In paragraph 40 of the First Amended Complaint, the Leventrys contend that Watts violated, among other things, James Leventry's First Amendment rights by seizing his person, car and bail money. The First Amended Complaint contains no further elaboration regarding the substance of the First Amendment claim, and the Defendants argue that the failure in this regard mandates the dismissal of this claim. The First Amendment affords many protections, such as free speech, freedom of religion, the right to free assembly and the right to petition the Government for redress of grievances. I cannot discern from the allegations set forth in the First Amended Complaint which of these protections the Leventrys allege Watts violated. The allegations do not suggest that James Leventry was denied the right to speak; or that he was engaged in religious activity; or that he was attempting to peaceably assemble or petition the Government for redress of grievances. Accordingly, at this juncture, I agree with the Defendants that the Leventrys have not articulated, under 42 U.S.C. § 1983, a claim against Watts for a violation of James Leventry's First Amendment rights. That claim is, therefore, dismissed. The dismissal is without prejudice to file an amendment curing this deficiency, within the time frame set forth in the accompanying Order.

2. Fifth Amendment Claim

The Leventrys also reference the Fifth Amendment and contend that Watts, in particular, violated their Fifth Amendment rights. The Fifth Amendment provides, in part, that no person shall be "deprived of life, liberty, or property without due process of law."*fn2 However, as the Defendants urge, the Fifth Amendment restricts the actions of federal officials, not state actors. See Nguyen v. U.S. Cath. Conf., 719 F.2d 52, 54 (3d Cir. 1983) and Kopchinski v. Green, Civ. No. 5-6695, 2006 WL 2228864 at * 1 (E.D. Pa. Aug. 2, 2006). Here, the Defendants are state actors, not federal officials. Accordingly, I agree with the Defendants that the claim asserted against the Defendants under 42 U.S.C. § 1983 for a violation of the Fifth Amendment must be dismissed. Further, because permitting an amendment of the claim would be futile, such dismissal is with prejudice.*fn3

3. Sixth Amendment Claim

In paragraph 40 of the First Amended Complaint, the Leventrys contend that Watts: directly and substantially violated JAMES LEVENTRYS 1st, 4th, 5th, 6th, 8th, 9th and 14th Amendment rights by seizing his person and the car he was driving as well as helping to seize the bail money required for his release so that LEVENTRY could better assist counsel in defending his case ... .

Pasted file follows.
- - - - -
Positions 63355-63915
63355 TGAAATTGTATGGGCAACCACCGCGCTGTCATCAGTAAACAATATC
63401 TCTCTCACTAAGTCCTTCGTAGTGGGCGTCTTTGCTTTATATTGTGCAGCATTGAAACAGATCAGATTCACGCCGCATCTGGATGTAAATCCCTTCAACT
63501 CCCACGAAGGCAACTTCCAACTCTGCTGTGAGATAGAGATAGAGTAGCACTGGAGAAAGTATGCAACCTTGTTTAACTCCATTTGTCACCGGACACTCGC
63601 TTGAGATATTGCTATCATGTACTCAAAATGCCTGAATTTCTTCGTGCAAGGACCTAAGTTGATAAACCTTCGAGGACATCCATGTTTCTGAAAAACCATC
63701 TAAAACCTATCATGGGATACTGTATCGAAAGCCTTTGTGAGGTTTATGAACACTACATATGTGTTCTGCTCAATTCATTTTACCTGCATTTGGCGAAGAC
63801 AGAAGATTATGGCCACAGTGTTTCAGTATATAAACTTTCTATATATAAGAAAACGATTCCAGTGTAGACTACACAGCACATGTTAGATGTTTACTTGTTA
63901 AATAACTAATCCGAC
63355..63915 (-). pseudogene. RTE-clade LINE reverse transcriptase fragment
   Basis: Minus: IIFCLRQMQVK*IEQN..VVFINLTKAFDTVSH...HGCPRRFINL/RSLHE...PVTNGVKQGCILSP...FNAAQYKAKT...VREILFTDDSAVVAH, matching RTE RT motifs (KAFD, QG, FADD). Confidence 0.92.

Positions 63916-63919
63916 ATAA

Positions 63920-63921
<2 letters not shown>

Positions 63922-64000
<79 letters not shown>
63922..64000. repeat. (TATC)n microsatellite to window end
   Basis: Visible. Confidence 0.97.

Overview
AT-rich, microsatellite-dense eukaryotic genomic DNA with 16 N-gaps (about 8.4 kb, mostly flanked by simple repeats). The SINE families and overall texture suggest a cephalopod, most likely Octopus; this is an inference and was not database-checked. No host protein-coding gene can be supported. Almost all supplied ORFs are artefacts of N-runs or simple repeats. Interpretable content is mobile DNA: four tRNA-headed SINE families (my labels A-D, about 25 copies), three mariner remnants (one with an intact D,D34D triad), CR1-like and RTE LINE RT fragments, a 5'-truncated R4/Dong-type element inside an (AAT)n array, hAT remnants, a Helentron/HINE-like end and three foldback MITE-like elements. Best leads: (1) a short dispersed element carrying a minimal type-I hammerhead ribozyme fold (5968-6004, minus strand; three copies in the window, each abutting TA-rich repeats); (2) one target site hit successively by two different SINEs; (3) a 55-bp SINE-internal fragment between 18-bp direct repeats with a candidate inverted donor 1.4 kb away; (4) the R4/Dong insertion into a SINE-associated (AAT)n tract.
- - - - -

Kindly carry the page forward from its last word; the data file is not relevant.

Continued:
See Docket No. [42], ¶ 40 (emphasis added). Given the reference to the Sixth Amendment, I can only presume that the Leventrys intend to assert a Sixth Amendment claim under 42 U.S.C. § 1983. The Sixth Amendment protects, in part, the right of an accused to a speedy trial; the right to the assistance of counsel; the right to confront witnesses; and the right to be informed of the nature of charges. Yet I agree with the Defendants that the First Amended Complaint does not detail any sort of deprivation by these Defendants of the right to counsel, or of the right to a speedy trial, or of the right to confront witnesses, or of the right to be informed of the nature of charges against James Leventry. Because the First Amended Complaint does not set forth a viable claim under § 1983 for a violation of the Sixth Amendment, the Motion to Dismiss is granted. The dismissal is, however, without prejudice to file an amendment curing this deficiency, within the time frame set forth in the accompanying Order.

4. Eighth Amendment Claims

The Eighth Amendment protects against excessive bail, excessive fines and against cruel and unusual punishment. The Defendants contend that the cruel and unusual punishment clause is inapplicable because it applies only after conviction and sentence. See Kopchinski v. Green, Civ. No. 5-6695, 2006 WL 2228864 (E.D. Pa. Aug. 2, 2006) * 1 (stating that the protections of the Eighth Amendment "'do not attach until after conviction and sentence.'"), quoting, Graham v. Connor, 490 U.S. 386, 392 (1989). I agree with the Defendants' contentions. Moreover, a review of the First Amended Complaint and the Leventrys' submissions to date do not suggest that they are pursuing a cruel and unusual punishment claim. Indeed, they make no reference to any type of punishment which occurred after a conviction and sentence. Nor does it appear that the Leventrys are seeking to invoke that portion of the Eighth Amendment which protects against excessive fines.

Instead, the Leventrys appear to be focusing upon the excessive bail clause. The Defendants argue that the excessive bail clause is inapplicable as to them because, in Pennsylvania, the District Justice, rather than police officers, sets the bail. See James v. York County Police Dept., 160 Fed. Appx. 126, 133 (3d Cir. 2005), citing, Pa. R. Crim. P. 12d. I agree with them. These Defendants did not have a hand in setting the bail. While they were certainly involved in the confiscation of the bail money, such actions do not give rise to an Eighth Amendment claim. Consequently, I agree with the Defendants that the First Amended Complaint fails to state a claim under 42 U.S.C. § 1983 against them for a violation of the Eighth Amendment. Accordingly, the Motion to Dismiss the claim asserted under § 1983 with respect to the Eighth Amendment is granted. Further, because permitting the amendment of the First Amended Complaint would be futile under the law, the dismissal of the claim is with prejudice.